The U.S. Has Become the No Vacation Nation
Americans have a vacation problem.
How many people have a tropical island as their desktop background but never visit one? Four in 10 employees offered paid time off don’t use it all, which is kind of a slap in the face to those who don’t take a holiday because they can’t afford a vacation without pay.
The United States is the only advanced economy in the world that doesn’t guarantee workers paid vacation. One analysis showed that Americans took the least amount of vacation in nearly 40 years last year. They lost $52.4 billion in benefits, without boosting their stature at work. Yet, study after study shows that time off is essential for productivity and avoiding burnout.
Startups have caught on. Many offer unlimited vacation policies to encourage work-life balance. Some even insist new hires take a “precation,” so they start fresh.
In my experience, two weeks of vacation per year doesn’t cut it. That’s barely enough time for employees to disconnect from work, and not enough to rest and enjoy their time off. A good vacation policy allows employees to take paid time off when they need it and includes company-wide holidays.
But how much vacation is too much? And how can you offer an attractive policy without losing money and sales while team members are gone? Unfortunately, there’s no such thing as a one-size-fits-all vacation policy. Budget, workload and the size of your team factor in to what’s feasible for your company.
Here are some key strategies for creating a custom policy that increases productivity without harming your business:
1. Don’t overpromise
You want your team to be well-rested, and you want to offer competitive perks, but startups run on small teams and small budgets. You don’t want vacations to overburden the rest of your employees or bring operations to a standstill.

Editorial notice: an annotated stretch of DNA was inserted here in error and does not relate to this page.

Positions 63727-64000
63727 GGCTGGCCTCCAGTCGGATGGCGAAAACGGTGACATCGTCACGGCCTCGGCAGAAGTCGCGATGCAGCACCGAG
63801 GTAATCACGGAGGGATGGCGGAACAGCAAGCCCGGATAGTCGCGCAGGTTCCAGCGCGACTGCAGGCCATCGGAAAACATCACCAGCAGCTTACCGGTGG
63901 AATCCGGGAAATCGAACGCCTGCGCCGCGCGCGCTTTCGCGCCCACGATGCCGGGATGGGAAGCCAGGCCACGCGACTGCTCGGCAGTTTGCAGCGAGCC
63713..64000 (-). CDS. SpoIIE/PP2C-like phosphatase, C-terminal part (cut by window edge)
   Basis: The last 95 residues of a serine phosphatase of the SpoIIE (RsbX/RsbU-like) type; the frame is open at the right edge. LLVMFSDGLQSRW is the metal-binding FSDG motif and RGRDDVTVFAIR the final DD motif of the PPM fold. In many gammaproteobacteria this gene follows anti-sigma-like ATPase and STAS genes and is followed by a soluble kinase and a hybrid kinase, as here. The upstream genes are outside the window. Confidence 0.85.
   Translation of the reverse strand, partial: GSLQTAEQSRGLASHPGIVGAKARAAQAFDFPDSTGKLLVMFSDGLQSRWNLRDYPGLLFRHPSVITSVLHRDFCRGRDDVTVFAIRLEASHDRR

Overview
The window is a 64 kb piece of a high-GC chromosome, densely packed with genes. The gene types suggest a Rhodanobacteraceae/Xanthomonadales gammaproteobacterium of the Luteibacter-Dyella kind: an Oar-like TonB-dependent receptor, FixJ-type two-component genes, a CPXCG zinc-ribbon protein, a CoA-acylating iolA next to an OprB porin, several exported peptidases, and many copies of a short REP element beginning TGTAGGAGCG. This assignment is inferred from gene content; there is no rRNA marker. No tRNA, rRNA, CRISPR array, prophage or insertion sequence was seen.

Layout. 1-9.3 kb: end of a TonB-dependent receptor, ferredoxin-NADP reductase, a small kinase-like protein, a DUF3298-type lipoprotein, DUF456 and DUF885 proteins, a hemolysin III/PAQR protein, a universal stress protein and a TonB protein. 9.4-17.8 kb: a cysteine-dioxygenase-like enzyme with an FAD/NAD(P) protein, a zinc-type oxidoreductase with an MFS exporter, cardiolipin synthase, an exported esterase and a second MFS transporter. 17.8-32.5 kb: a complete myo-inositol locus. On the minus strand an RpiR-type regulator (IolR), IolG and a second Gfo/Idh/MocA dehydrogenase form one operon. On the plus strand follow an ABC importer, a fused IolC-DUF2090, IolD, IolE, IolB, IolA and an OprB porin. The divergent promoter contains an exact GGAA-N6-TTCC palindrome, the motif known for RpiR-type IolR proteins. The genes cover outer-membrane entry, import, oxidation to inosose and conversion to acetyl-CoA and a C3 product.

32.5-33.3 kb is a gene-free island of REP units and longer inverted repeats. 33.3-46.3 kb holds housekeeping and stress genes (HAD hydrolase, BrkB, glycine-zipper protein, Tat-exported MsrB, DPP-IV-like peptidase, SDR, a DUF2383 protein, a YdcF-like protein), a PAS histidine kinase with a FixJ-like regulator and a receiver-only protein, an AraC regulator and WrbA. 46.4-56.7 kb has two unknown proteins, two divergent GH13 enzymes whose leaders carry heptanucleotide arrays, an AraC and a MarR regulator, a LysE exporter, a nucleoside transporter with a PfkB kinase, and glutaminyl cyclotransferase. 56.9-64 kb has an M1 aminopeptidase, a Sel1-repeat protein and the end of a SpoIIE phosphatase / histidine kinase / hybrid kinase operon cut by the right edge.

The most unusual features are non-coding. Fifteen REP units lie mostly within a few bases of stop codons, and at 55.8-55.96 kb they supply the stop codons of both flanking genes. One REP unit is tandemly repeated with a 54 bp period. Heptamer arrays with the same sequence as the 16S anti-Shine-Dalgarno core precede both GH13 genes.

Keep in mind that while you may not offer unlimited vacation now, you can offer other perks to supplement time off.
Don’t offer more vacation than you can reasonably afford. If you have to scale back, you’ll likely receive resentment in return, but if you’re able to increase time off as your team grows, your employees will be pleasantly surprised.
2. Set an example
As the CEO, you need to show employees that you value time off and that work-life balance is something you support, not something you pay lip service to. Take vacations yourself, just prepare your team before you go. If you keep your team in the loop regularly, they’ll be able to understand your decision-making process and anticipate what you’d do in different situations in your absence.
3 Scale time off by seniority
Set a minimum number of vacation days that every employee gets, then increase the benefit according to each person’s tenure with the company. That creates an incentive to stick with the company and makes senior team members feel valued.
4. Cross-train employees
You can’t let business suffer for the sake of vacations, and the best way to avoid this is to cross-train employees. Explain that everyone will be able to take more frequent or longer vacations, if they can cover for each other.
The employee who’s going on vacation should write out different scenarios in which she might be needed, what her response would be and any other relevant information. This way, nothing will slip through the cracks.
5. Give long holidays when possible
There’s no reason to have everyone in the office if you’re getting nothing but radio silence from clients. If business is slow between Christmas and New Year’s, why not close for the week? Your employees will appreciate the extra time with their families. Everyone will come back refreshed and ready to work hard.
A generous vacation policy is important to any startup that’s committed to a healthy work-life balance, but there’s no perfect vacation policy that will work for every company. Craft a policy that fits your company’s size and budget to keep employees motivated and productive without bringing business to a standstill.
Entrepreneur Editors' Picks
These Co-Founders Are Using 'Quiet Confidence' to Flip the Script on Cutthroat Startup Culture and Make Their Mark on a $46 Billion Industry
My 7-Year-Old Daughter Started Selling Eggs. Here's What She Taught Me About Running a Startup.
Why You Need to Become an Inclusive Leader (and How to Do It)
Career Transitions You Can Make in Your 40s and 50s
Billionaire Naveen Jain Is an Expert at Disrupting Fields He Has No Experience In. His Secret Sauce for Building Multi-Million Dollar Companies? 'You Have to Come as Naive.'
4 Principles to Develop Next-Level Leadership at Your Company
This Filipino American Founder Is Disrupting the Beverage Aisle by Introducing New Flavors to the Crowded Bubbly Water Market